This story is such a beautiful little thing. I felt the theme of doing something beautiful for the earth just so healing and life affirming. But then, I’m the kind of kid that has always needed wind, the sea, and the stars. Always will be.

    It has some sadness to it which I did not like. Sorry. I’m with the guy that said “No more dead dog stories” Well, the same goes for me, when it comes to Lupin ladies. But I have to own it anyway.

  7. Anita says:

    Thanks everyone for your posts. They all bring joy and beauty to my day.

  8. G.Perry says:

    Well, I may get kicked off by the editor for this, but I keep thinking about the beauty of this book’s location. Looking out to sea. Maine. Etc. I’ll try not to get carried away like this too often.

    Something kept coming back to me as I read Miss Rumphius, and I don’t wish to detract from that book because I think everyone should go buy it. However, I thought would be fun to share something unusual here.

    There is an old book series known as The Rivers of America. The series started in 1937 with the first title being the subject of this post. It was called Kennebec. Cradle of Americans, by Robert P. Tristram Coffin. And that is the book I will share from now. The Kennebec of course, is a river in Maine.

    In the book, there are two passages that I will always love, about Maine and its cost.

    One passage says that living next to the Kennebec in winter, was like living in the heart of a chandelier.

    The other was: (I have loved being in the wind since a child myself.)..

    “Wind is a first rate tonic though. It can clean a man’s mind out well. A man coming in out of a wind is apt to be pretty good to his children, I have noticed.” (Cap’n Cy Bibber.)

    Another thing mentioned about children that I loved about this Maine book, was something called a Maine Pilgrim basket. (“a stout capacious vessel woven of straw, with a tight-fitting lid. The name has come down with the pattern, no doubt, from the old Canterbury model which held a pilgrim’s lunch and all his earthly goods by day on the holy march and cradled his baby through the night at the inn or in the starlit fields.”)

    So, I wonder if the Lupin lady used a Pilgrim basket gather Lupins in. I bet she did.

    For those who know Connecticut, The Connecticut – Rivers of America, is available from Amazon.)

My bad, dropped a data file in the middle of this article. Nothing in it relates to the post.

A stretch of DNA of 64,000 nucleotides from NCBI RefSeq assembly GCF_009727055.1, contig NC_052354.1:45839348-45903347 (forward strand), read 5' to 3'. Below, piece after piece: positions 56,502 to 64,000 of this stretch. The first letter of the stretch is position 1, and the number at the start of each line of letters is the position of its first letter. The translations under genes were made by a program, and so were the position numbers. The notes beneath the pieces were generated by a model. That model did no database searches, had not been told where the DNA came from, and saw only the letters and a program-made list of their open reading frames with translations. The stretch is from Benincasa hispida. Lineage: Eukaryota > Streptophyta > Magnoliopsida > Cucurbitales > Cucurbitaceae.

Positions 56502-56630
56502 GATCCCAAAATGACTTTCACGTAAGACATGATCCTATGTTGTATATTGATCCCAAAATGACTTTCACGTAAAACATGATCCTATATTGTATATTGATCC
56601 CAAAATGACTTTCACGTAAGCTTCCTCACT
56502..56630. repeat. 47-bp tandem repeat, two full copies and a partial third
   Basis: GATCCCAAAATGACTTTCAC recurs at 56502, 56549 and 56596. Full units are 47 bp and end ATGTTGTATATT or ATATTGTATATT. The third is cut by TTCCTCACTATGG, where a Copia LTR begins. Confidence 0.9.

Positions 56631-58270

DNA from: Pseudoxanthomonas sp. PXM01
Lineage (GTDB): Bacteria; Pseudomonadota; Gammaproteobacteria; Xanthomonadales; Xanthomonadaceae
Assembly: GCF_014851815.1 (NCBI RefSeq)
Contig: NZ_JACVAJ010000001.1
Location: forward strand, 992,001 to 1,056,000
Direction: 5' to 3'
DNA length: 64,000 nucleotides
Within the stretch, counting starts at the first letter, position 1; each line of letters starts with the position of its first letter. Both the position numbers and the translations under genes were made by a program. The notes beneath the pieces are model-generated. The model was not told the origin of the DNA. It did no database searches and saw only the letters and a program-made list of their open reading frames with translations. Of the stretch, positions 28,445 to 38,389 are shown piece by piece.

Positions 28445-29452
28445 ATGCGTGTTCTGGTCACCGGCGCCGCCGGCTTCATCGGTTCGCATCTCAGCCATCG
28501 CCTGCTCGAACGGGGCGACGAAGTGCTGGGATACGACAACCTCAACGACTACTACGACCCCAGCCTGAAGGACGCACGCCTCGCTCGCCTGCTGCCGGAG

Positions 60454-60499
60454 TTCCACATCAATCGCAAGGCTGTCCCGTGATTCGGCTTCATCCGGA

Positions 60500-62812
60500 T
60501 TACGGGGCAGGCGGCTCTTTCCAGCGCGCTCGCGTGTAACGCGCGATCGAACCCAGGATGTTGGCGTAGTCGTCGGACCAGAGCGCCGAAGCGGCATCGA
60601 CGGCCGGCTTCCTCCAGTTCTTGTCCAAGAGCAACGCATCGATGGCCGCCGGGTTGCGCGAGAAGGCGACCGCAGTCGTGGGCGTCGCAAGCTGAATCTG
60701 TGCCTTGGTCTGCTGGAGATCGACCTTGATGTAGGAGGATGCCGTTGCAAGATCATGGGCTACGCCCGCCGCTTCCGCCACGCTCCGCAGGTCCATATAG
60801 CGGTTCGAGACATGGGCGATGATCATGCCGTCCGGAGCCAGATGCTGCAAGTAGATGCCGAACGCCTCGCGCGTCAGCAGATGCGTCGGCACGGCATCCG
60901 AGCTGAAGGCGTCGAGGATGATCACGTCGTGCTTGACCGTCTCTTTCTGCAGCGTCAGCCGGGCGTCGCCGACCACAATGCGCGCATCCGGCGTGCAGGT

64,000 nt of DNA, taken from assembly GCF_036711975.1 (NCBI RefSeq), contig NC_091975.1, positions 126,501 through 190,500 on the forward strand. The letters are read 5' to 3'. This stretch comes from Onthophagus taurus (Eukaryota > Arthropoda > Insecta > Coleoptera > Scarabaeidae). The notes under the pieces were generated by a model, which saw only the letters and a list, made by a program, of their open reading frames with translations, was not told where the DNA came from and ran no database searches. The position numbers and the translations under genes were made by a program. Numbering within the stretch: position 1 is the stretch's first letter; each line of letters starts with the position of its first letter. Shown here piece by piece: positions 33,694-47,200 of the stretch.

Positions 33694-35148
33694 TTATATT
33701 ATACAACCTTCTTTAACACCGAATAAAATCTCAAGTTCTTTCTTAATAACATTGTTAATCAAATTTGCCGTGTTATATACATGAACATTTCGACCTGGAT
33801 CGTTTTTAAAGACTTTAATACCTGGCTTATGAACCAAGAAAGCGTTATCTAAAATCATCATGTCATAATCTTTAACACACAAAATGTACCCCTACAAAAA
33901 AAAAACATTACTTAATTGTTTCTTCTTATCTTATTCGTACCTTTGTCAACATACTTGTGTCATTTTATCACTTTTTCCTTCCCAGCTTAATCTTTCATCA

9. Gigi says:

    Mmmmmm, I love Miss Rumphius! Here’s my story of finding this book. I adore lupines; they make me laugh. If you’re a Monty Python fan, you might remember the character, Dennis Moore – an inept Robinhood figure who raided the rich of their lupines then delivered the stolen flowers to the poor. Ever since seeing this skit, I’ve been a little obsessed with lupines. I’ve tried to grow lupines in Virginia for, oh, twenty years with no luck. So now, I grow Baptisia instead. Miss Rumphius was a gift from a good friend a few years ago who wanted me to have my lupines! Definitely a favorite in our household!

  10. Oh, how the world needs Miss Rumphius right now. If only everyone read this book, we might have peace instead of war and beauty instead of gore.

  11. I carry this book around in my heart every single day.

  12. Sarah T says:

    I had no idea this was based on a true story! That makes it even more wonderful. When I was a little girl, I read Miss Rumphius again and again. I loved going on adventures to faraway places with the Lupine Lady, and her power to turn the world into one big garden seemed like magic. It still does today. Now, I re-read the book several times a year, still in my old paperback copy that is falling to pieces. I realized a couple of years ago that I’d taken Miss Rumphius’ goals as my own. I too want to travel to far away places, live by the sea, and do something to make the world more beautiful. So far, I’ve lived by the sea. I’m working on the rest!

  13. Tess W. says:

    I’ve been reading and rereading this book since I was about five years old. I’m with Sarah – knowing there’s a reality to it makes it that much more beautiful. Barbara Cooney is one of my favorite storytellers in general, although Miss Rumphius sort of exemplifies all that amazingness best for me. Thanks for choosing this one, Anita!

  14. lalibrarylady86 says:

    I read this to classes for Earth Day to discuss simple ways we can make the earth better and because I love the book!

  15. G. Perry says:

    When I saw this review again, I felt happy and grateful. A frequent experience from reading books you have lead me to.

    Oh how I love this book.

    Dear Miss Rumphius;
    Thank you for coming to live in my DNA.

    Dear Miss Cooney;
    Thank you for sending Miss Rumphius to me.

    Dear Anita;

    As an adult, I have been healed time and again by the winged light of your writing and guidance. If time travel ever becomes possible, come to my early days and tell me you are waiting with these gifts.

    A small boy’s head will lean back, his arms will slowly rise, and his spirit will levitate off the ground.

  16. Anita says:

    Gordon: Like you, I wish I had known this book as a child. But at least we have it now.

  17. Bill says:

    Wonderful book! I’ve read it with my third graders for years… It’s great paired with My Great-Aunt Arizona…two very similar ladies whose lives were at once much the same and very different!